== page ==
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AMBER Alert Awareness Day - January 13, 2010
01/11/2010
 
Lieutenant Molly Cotter
Oregon State Police
Office: (503) 378-8754
 
Sheriff Tim Evinger
Klamath County Sheriff's Office
Office: (541) 883-5130

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Thirteen years since the abduction and murder of Amber Hagerman in Arlington, Texas, January 13, 2010, commemorates the nation's fourth AMBER Alert Awareness Day. Since that tragic day in 1997, AMBER Alert programs have played a role in the recovery of nearly 500 children. Last year there were 3 AMBER Alert activations in Oregon, all of which ended in the safe recovery of a child.
 

Nationwide, there are 29 regional, 38 local, and statewide plans in all 50 states, the District of Columbia, Puerto Rico and the U.S. Virgin Islands. In November 2002, the State of Oregon announced its implementation of a statewide AMBER Alert Plan. Oregon's AMBER Alert Plan - America's Missing Broadcast Emergency Response - is a voluntary partnership between law enforcement agencies and local broadcasters to send an emergency alert to the public when a child has been abducted and it is believed the child's life is in danger.
 
Oregon's AMBER Plan Criteria are:
 
1. Law enforcement confirms a child has been abducted (*)
2. The child is 17 years or younger
3. The child may be in danger of serious bodily harm or death
4. There is enough descriptive information about the child, abductor, and/or suspect's vehicle to believe an immediate broadcast alert will help.
5. The child's name and other critical data elements - including the child abduction (CA) and AMBER Alert (AA) flags will/have been entered into the National Crime Information Center (NCIC) system.

 
(* This alert system is not to be used when a child runs away or involves a custodial situation.)

 
Oregon State Police is the designated law enforcement agency which local law enforcement agencies contact to initiate an AMBER Alert. When all the AMBER guidelines and criteria have been met, the AMBER Alert Plan is activated using the AMBER Web Portal. Since Oregon's AMBER Alert plan implementation, there have been 15 activations and the successful recovery of 17 children.
 
The following is a brief review of Oregon's 2009 AMBER Alert activations:
  • On March 2nd Oregon launched an AMBER Alert related to a reported abduction of a 3-year-old girl in Yreka, California. The child was found safe by California Highway Patrol in northern California and her alleged abductor arrested.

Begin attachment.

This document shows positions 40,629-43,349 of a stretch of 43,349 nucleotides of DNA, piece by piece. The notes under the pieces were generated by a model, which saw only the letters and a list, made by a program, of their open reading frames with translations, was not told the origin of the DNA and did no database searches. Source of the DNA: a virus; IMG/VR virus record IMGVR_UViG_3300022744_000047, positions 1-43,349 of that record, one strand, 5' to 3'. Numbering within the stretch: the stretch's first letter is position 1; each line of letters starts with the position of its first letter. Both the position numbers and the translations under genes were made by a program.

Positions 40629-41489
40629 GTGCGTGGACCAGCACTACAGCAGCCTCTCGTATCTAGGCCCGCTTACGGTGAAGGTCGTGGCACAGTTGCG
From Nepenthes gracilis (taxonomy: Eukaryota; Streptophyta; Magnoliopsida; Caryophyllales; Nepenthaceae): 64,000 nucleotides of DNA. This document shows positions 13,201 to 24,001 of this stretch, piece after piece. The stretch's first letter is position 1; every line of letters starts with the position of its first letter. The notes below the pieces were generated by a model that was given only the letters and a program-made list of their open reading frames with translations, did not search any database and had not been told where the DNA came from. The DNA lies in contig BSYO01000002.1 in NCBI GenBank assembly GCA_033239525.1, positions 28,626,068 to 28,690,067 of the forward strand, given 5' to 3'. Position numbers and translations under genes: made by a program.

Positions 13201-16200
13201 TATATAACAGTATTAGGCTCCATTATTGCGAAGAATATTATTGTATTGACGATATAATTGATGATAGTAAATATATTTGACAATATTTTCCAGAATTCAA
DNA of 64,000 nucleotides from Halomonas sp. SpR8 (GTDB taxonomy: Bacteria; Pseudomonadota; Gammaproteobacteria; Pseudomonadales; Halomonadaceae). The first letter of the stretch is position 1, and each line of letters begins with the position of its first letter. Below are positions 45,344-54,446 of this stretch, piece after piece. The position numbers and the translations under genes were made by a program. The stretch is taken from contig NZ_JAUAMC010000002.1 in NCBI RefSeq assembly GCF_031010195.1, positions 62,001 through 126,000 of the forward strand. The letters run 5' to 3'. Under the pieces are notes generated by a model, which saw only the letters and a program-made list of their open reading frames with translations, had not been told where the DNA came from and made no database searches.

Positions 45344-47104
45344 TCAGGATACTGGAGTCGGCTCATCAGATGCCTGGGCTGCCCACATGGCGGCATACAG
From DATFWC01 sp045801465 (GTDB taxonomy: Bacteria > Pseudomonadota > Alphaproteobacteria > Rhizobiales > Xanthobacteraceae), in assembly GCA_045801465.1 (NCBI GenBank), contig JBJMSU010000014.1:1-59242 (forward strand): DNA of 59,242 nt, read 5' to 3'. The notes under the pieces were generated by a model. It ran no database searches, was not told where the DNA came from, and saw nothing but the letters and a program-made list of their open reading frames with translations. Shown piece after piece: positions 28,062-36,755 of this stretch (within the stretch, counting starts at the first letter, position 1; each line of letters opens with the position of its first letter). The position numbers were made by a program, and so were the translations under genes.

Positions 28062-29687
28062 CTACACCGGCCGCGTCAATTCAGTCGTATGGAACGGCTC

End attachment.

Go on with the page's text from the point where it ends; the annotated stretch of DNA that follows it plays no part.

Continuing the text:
• On April 22nd an AMBER Alert was activated in Oregon related to the reported abduction of a 5-year-old boy in Hines. The child was found safe by Humboldt County Sheriff's Office and Nevada Highway Patrol after being sighted near Denio, Nevada just across the border. Both suspects were detained.
  • On July 22nd an AMBER Alert was activated in Oregon related to a reported missing 12-year-old girl believed to be in danger. The girl was found safe in Myrtle Creek and her 40-year old father was arrested on a felony child abuse charge.
 
Oregon's AMBER Alert plan sends out alerts through radio and television, highway advisory signs, email and to wireless subscribers who opt to receive the text messages on their wireless devices. Anyone may sign-up at no cost to be notified of Oregon's AMBER Alerts through the AMBER Alert Web Portal.
 
Unfortunately, Oregon and many states around the country noted several incidents of false text message alerts during the last couple years. Many of these so-called AMBER Alerts that circulate by text message and e-mail involve cases that had already been resolved or were outright hoaxes.
Oregon's co-AMBER Alert Review Committee chairs, Klamath County Sheriff Tim Evinger and OSP Lieutenant Molly Cotter, reminds everyone that AMBER Alerts coming from an official source provides initial notification, updates, and a cancellation.
 
"AMBER Alerts from unknown sources could lead to a delayed response from the public and jeopardizes the integrity of the entire AMBER Alert plan. Forwarding text messages can circulate indefinitely without a cancellation, so don't forward this message if you receive something similar without knowing it is a confirmed AMBER Alert" said Evinger and Cotter.
 
Oregon joins the National Center for Missing & Exploited Children encouraging all wireless subscribers to sign up for Wireless AMBER Alerts. More information about Wireless AMBER Alerts and national AMBER Alert Awareness Day is available at:
http://www.missingkids.com/missingkids/servlet/PageServlet?LanguageCountry=en_US&Pageld=3902
 
Information about the AMBER Alert Plan in Oregon is available at the Oregon State Police web site at http://www.oregon.gov/OSP/AMBERALERT/index.shtml
 
More information about Amber Alert's is available at www.amberalert.gov